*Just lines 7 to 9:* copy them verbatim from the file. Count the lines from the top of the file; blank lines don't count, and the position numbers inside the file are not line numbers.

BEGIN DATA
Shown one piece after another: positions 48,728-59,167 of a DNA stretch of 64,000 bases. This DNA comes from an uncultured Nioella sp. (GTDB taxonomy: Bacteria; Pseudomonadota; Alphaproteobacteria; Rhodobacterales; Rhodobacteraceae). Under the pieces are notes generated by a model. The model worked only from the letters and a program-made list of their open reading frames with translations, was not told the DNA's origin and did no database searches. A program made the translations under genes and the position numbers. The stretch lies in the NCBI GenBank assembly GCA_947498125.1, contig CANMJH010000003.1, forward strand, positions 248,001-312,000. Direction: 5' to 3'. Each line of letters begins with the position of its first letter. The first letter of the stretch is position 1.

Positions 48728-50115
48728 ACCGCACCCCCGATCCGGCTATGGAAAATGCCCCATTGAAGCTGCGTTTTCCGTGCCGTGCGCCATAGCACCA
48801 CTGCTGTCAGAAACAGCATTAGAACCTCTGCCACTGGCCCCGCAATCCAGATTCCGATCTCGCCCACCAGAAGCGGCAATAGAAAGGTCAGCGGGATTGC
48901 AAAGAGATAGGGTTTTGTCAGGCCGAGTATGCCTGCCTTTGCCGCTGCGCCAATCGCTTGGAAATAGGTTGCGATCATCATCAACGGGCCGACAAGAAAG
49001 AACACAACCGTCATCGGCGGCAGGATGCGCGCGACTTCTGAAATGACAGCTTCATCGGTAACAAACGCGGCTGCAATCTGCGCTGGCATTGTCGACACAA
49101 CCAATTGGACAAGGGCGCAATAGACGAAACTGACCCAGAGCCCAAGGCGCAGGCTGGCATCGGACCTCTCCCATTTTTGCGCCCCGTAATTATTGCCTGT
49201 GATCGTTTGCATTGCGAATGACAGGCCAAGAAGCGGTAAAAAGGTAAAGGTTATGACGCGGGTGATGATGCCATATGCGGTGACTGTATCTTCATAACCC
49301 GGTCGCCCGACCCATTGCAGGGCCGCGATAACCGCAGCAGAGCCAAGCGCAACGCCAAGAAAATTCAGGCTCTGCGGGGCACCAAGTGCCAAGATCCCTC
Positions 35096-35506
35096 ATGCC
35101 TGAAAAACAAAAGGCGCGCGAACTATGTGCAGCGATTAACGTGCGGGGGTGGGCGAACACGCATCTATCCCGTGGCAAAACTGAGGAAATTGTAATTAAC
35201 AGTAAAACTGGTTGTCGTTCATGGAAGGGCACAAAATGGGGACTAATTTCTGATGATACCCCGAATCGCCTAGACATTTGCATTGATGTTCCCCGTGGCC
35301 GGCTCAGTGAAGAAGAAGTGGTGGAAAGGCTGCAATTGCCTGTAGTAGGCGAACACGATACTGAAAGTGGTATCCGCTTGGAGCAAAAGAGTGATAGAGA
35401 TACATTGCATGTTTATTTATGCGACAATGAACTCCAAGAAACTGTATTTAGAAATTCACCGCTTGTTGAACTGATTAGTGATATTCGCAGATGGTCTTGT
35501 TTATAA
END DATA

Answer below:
49101 CCAATTGGACAAGGGCGCAATAGACGAAACTGACCCAGAGCCCAAGGCGCAGGCTGGCATCGGACCTCTCCCATTTTTGCGCCCCGTAATTATTGCCTGT
49201 GATCGTTTGCATTGCGAATGACAGGCCAAGAAGCGGTAAAAAGGTAAAGGTTATGACGCGGGTGATGATGCCATATGCGGTGACTGTATCTTCATAACCC
49301 GGTCGCCCGACCCATTGCAGGGCCGCGATAACCGCAGCAGAGCCAAGCGCAACGCCAAGAAAATTCAGGCTCTGCGGGGCACCAAGTGCCAAGATCCCTC